Hub launches on 16 March in Madrid

A pioneering initiative in Europe offers cutting-edge mathematical technology 'made in spain' to companies. 

  • Entities will be able to present their R&D needs in this 'one-stop shop' to research and technology centres, such as AIMEN, the Galician Supercomputing Centre and the Basque Center for Applied Mathematics; and companies such as AIS Group and AnySolution, among others.
  • After the problem is posed, a process begins in 15 days to offer a complete diagnosis and a proposal for solutions based on mathematical tools, including machine and deep learning, statistics, simulation, modelling and big data.
  • This innovation and knowledge transfer hub for SMEs is part of the PET MSO-ED Platform, with 38 national institutions with expertise in these fields, 18 of them from the private sector, such as Repsol, Petronor, BBVA AI Factory and TSK.



From 10 to 12:15h in Barrabés Growth Space (C. de Méndez Álvaro, 9. Madrid).

In person and in streaming

You must register before 14 March, at 11:00h, here.


Friday 11 March 2022. Innovation is the spearhead of business competitiveness and a key element in improving the well-being of society as a whole. And yet, in our country, less than 20% of small industries and 39% of large ones have a specific R&D department, warns the first Innovation Barometer (2021) prepared by the international consulting firms Leyton and Kantar. The causes include the lack of an innovative ecosystem, the scarcity or high cost of talent, and difficulties in accessing funding. To respond to this urgent need, an innovation desk is being set up, a pioneer in Europe, which places the most cutting-edge mathematical research teams in Spain, from both the academic and private sectors, at the disposal of industry and its needs. It is a collaborative strategy that takes advantage of the experience of research centres and large companies, which already have success stories implemented in their businesses. It will be launched at an in-person event - which can be followed by streaming - in Madrid on Wednesday 16 March (registration is required before 14 March at 11:00).   

Process improvement, optimisation, logistics, identification of incidents in physical processes, energy saving... Any entity will be able to present its daily problems in this hub that will act as a one-stop shop, without having to go from institution to institution looking for someone to solve them. At a single point, they will be offered the most appropriate solutions based on cutting-edge mathematical technologies, such as machine and deep learning, statistics, simulation, modelling and big data, among many others.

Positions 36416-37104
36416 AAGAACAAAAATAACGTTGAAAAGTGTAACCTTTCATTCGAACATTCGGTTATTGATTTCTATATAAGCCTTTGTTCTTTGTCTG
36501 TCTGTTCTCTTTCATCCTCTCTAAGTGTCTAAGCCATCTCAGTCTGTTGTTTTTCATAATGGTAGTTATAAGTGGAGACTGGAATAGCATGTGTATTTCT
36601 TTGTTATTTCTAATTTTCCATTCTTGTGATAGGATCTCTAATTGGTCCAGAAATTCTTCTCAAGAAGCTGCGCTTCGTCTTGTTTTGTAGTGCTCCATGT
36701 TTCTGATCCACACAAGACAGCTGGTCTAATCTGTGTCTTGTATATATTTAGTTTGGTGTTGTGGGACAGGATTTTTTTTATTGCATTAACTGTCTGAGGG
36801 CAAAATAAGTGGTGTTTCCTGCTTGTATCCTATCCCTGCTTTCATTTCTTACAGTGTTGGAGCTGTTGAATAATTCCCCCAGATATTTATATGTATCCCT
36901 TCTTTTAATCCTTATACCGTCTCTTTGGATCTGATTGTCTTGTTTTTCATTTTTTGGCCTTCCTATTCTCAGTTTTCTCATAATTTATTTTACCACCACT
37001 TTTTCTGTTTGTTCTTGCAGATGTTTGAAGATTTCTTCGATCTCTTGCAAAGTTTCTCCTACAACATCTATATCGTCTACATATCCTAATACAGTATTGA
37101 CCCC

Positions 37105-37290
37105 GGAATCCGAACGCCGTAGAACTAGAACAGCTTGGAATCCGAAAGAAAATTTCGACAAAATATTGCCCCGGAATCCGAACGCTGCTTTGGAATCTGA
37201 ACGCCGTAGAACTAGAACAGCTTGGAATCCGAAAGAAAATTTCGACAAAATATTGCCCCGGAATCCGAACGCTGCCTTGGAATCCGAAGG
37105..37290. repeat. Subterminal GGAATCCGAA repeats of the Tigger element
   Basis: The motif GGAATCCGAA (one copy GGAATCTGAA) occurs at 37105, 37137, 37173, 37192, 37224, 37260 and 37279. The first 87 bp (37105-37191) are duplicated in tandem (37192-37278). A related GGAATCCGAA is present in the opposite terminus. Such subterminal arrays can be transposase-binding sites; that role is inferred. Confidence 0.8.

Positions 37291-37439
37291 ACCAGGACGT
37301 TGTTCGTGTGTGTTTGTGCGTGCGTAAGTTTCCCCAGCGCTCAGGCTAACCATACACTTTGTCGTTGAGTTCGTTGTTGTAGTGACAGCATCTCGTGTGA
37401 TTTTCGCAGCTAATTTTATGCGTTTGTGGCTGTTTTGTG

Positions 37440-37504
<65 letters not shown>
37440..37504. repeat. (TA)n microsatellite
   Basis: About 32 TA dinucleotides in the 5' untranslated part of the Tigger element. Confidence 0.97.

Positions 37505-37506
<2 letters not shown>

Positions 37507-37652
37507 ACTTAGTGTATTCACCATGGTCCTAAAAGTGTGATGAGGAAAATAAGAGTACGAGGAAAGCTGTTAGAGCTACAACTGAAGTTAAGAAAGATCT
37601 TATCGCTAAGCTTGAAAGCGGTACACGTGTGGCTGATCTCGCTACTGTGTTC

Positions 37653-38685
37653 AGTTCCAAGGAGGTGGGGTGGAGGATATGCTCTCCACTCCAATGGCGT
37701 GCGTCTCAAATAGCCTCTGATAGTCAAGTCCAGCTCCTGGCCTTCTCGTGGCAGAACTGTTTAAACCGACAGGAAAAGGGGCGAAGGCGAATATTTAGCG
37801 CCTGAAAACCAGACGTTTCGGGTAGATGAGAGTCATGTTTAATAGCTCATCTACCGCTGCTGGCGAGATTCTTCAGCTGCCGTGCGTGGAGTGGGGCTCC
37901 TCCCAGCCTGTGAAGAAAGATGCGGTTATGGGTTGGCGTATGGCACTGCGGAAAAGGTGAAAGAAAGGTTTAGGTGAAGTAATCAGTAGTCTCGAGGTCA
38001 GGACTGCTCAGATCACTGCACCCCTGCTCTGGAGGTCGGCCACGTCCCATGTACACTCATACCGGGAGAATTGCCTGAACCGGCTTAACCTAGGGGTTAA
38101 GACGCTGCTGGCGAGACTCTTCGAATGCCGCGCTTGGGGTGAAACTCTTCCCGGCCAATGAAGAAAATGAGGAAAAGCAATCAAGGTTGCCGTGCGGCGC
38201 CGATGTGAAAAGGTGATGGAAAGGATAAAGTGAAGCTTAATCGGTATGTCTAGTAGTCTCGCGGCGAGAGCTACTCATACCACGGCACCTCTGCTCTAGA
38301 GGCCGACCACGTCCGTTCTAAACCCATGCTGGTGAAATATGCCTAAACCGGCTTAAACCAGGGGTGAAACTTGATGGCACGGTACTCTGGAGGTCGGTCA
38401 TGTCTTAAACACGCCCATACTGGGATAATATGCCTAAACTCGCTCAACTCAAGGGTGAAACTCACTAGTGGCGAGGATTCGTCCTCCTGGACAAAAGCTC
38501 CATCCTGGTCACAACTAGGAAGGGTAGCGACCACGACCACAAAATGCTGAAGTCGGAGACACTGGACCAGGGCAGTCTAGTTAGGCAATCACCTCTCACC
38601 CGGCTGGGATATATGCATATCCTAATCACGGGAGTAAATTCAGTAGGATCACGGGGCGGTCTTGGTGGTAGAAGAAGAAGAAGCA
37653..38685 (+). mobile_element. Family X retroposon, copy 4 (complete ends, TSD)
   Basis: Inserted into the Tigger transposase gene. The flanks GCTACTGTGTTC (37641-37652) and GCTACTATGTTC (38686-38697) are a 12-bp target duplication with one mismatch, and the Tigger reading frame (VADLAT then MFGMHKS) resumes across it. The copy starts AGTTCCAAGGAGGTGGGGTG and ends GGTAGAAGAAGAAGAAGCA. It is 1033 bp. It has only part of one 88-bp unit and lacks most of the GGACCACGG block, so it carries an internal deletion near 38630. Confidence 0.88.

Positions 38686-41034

The initiative is particularly useful for SMEs, as it will allow them to innovate without the need for their own research staff. "Our ambition is that in this way we can contribute to developing an efficient, safe, sustainable, resilient and competitive industrial fabric," explains Peregrina Quintela, president of the Spanish Platform for Modelling, Simulation and Optimisation Technologies in a Digital Environment (PET MSO-ED), promoter of the hub.

The key element that makes the hub a pioneer in Europe is that the assessment of the need posed by the entity and the proposed resolution will not only be carried out by leading academic institutions, but also by R&D teams from companies such as AIS Group, a specialist in the development of artificial intelligence applications, and AnySolution, among many others. "This represents a paradigm shift in innovation with mathematical technologies, as it promotes a more complete and continuous two-way transfer of knowledge between academia and industry," Quintela points out. The researcher considers this aspect so important that, from her position as vice-president of the European Mathematics and Industry Network (EU-MATHS-IN), she is replicating this one-stop-shop model at EU level, although, for the moment, no private groups are involved in offering alternatives to the one-stop-shop model.